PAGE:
By Thea Skinner
Triplicate staff writer
Engines are revving throughout Northern California as regional bikers gear up for this weekend's Fifth Annual Klamath River Klassic.
The festival of motorcycle enthusiasts will commence near the Klamath River Friday through Sunday.
"It is a nice bike rally, we try to accommodate everyone," said Mac Macneil, director of United Bikers of Northern California, a non-profit charitable trust sponsoring the event.
"You will see us with our kids down there," he said. "We have never had an incident or problem in the 27 years I have directed in Northern California."
Three years ago, Murry and Bonnie Wolfe were married at the Redwood Rest Resort campground about a quarter of a mile from the festival grounds.
As the festivities on the grounds went on, the Wolfes partook in a celebratory marriage run on their bikes.
Bonnie Wolfe accounted the celebration of her wedding and memories at the festival, in which the couple has attended all five years.
"We had the wedding on the Fourth, because we had always done a Fourth of July celebration and all our friends were there," she said. "We coincided the wedding with our celebration we were already having."
"You are right by the river, and it's gorgeous. It made me feel awesome. We were together for 14 years before we were married. We had over 150 guests at the wedding and over 200 pounds of wild pig barbecue," she said.
Scott Faas is the private land owner of the festival grounds. He provided the newlyweds with free admission and more on the day of their wedding.
"Anything we wanted was free, but we had so much going on at our campground that we did not come back till Sunday," Bonnie said.
"The night before the wedding, we saw Edgar Winter a 1970s icon. He performs some of the best rock ballads you have ever heard," she said.
In previous years she enjoyed the music the most, but she said she ultimately likes the vendors best.
"The booths are really cool. They sell all the biker stuff and native jewelry," Bonnie said. "There is something to see for all. If you like to people-watch, it is good."
The Wolfes own a fishing guide service, in which they will be actively involved with in September, when the season starts.
Bonnie's maid-of-honor was Leanna Derghagen, owner of Country Club Bar and Grill.
Derghagen has been riding motorcycles for 30 years.
"There's a lot of good bands and food," Derghagen said. "A good salmon barbecue will be run. I put on a Fourth of July Barbecue."
In previous years, she ran a booth at the festival and said she may run a booth this year.
The tourist season brings in more business for her, and the influx of people in the area for the festival will continue to increase revenue for her business.
The Christian Motorcycle Association will provide staff for security.
The association will hold a sunrise church service on Sunday morning.
"They will be working the gate and promoting fellowship. They will sing at the service with guitars," Macneil said.
Macneil helped begin the biker movement and start international and national bike organizations in the early 1980s.
"We have been wearing the blunt" of a negative perception created about bikers, he said. "We are not into the politics aspect. We put the money into charity. I charge venders $25. Last year it was $60."
Many of the vendors and others involved with putting on the event are local residents and tribal members, he said.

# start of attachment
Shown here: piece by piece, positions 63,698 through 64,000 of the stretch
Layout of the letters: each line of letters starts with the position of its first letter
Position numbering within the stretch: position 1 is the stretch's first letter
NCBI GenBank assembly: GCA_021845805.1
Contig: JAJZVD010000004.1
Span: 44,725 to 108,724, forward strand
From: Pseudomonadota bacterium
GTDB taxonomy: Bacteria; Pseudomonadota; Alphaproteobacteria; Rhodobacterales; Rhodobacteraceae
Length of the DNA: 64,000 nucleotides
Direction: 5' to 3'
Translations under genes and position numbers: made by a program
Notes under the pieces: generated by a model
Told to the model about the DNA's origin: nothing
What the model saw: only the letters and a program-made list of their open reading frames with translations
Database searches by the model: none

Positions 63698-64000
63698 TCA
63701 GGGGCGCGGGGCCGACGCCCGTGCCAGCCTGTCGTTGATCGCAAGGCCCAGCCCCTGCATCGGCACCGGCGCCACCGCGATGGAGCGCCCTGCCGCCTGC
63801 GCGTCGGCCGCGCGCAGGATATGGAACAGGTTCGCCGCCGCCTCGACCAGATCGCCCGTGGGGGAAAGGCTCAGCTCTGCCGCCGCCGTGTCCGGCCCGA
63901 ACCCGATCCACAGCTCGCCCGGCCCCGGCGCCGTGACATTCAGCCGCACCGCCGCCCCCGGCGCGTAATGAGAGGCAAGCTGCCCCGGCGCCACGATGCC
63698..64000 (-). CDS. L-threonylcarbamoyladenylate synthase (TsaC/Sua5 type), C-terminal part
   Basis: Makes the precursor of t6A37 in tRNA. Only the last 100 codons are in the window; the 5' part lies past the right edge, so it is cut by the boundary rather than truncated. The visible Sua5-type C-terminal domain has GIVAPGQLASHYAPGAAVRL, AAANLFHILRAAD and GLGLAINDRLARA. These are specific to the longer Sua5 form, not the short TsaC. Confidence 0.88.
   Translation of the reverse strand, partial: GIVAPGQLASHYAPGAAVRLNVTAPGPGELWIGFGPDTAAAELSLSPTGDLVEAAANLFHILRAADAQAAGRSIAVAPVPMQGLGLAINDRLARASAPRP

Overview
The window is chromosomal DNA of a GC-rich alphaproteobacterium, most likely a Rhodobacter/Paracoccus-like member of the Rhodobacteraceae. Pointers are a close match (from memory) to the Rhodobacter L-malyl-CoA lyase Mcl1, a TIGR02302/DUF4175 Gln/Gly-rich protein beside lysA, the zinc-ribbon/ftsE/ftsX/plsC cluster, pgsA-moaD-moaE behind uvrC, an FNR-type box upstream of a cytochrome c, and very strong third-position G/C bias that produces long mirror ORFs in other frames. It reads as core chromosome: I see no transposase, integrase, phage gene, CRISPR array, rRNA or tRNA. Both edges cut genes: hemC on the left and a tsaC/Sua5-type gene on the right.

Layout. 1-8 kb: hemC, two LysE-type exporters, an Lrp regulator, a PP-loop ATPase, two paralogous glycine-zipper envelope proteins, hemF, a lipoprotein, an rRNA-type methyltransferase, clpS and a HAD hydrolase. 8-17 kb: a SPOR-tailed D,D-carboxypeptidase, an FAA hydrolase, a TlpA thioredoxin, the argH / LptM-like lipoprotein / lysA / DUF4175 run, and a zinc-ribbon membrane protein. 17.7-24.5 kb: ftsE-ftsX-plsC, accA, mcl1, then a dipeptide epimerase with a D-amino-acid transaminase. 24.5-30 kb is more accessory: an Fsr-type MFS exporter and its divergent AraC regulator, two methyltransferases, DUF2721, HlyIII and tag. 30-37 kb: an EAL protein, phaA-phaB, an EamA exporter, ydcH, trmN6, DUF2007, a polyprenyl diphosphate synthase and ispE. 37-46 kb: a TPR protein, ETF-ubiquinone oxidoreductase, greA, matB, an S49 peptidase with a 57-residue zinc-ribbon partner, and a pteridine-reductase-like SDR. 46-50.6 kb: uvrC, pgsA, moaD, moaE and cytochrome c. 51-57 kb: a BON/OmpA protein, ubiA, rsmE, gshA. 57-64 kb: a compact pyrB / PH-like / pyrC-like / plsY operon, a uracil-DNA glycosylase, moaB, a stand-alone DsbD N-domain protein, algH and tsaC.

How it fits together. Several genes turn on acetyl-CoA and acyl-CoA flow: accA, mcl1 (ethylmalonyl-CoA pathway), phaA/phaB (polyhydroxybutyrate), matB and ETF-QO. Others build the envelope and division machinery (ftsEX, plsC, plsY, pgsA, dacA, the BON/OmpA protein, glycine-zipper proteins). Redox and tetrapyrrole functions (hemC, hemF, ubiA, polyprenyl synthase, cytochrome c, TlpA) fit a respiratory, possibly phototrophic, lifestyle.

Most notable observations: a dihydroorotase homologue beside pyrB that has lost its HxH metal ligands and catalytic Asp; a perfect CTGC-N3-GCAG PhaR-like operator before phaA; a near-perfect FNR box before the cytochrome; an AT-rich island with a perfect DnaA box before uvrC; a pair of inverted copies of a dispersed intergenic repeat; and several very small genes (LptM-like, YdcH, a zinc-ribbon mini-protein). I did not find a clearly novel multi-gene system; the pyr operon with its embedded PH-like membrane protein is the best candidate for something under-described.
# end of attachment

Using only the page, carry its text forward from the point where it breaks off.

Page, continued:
"We have a lot of people coming from Humboldt and Shasta County. I talked to the announcer and he is coming from Butte County," Macneil said.
Faas is in the process of getting a five-year permit for holding the event on his property.
"When I started there was no permit process," he said. Although he went through red tape over the last several years, he downsized the event due to a loss of money.
"I am back on my feet again financially, and organizations such as United Bikers of Northern California have come in to help," Faas said. "I believe this (event) could bring 5,000 to 10,000 people into the county in the future."
Statistics show that the average biker is 45 to 60-years-old with a high income bracket and $20,000 bikes, he said.
These bikers will spend money at local businesses.
"They live a life of convenience," he said.
Redwood Harley-Davidson and Buell sponsored the event for the first two years it was held.
They had a ride-in bike show and when I was there they had some pretty cool vendors," said Bruce Millerbis, parts manager for Redwood Harley-Davidson and Buell.
Millerbis represented Harley-Davidson at the first two festivals.
"It was a sort of local event. Where it is located it attracted a certain type of biker-camper. That area is beautiful," he said.
About five bands will perform at the festival, some of which are from outside the county.
Ten people per camping space is allowed on the grounds with 66 camping spaces, and room for 100 more, Faas said.
Faas donates the land to tribal members and is willing to donate it for use to others.
"If people started rolling in now, we are ready," Faas said.
Gates will open at noon on Friday for the festivities.
If You Go
Klamath River Klassic: Friday through Saturday.
Festival location: From Crescent City take U.S. Hwy. 101 south, take the Terwer Valley exit, turn right going under the bridge. Continue on the road and turn left after Tewer Valley Road.
Photo curtesy of Bonnie Wolfe
Brides maid, Leanna Derghagen rides bride Bonnie Wolfe into a marriage ceremony near the Klamath River Klassic in 2004.
Photo curtesy of Bonnie Wolfe
Bride Bonnie Wolfe and groom Murry Wolfe celebrate at there wedding in 2004.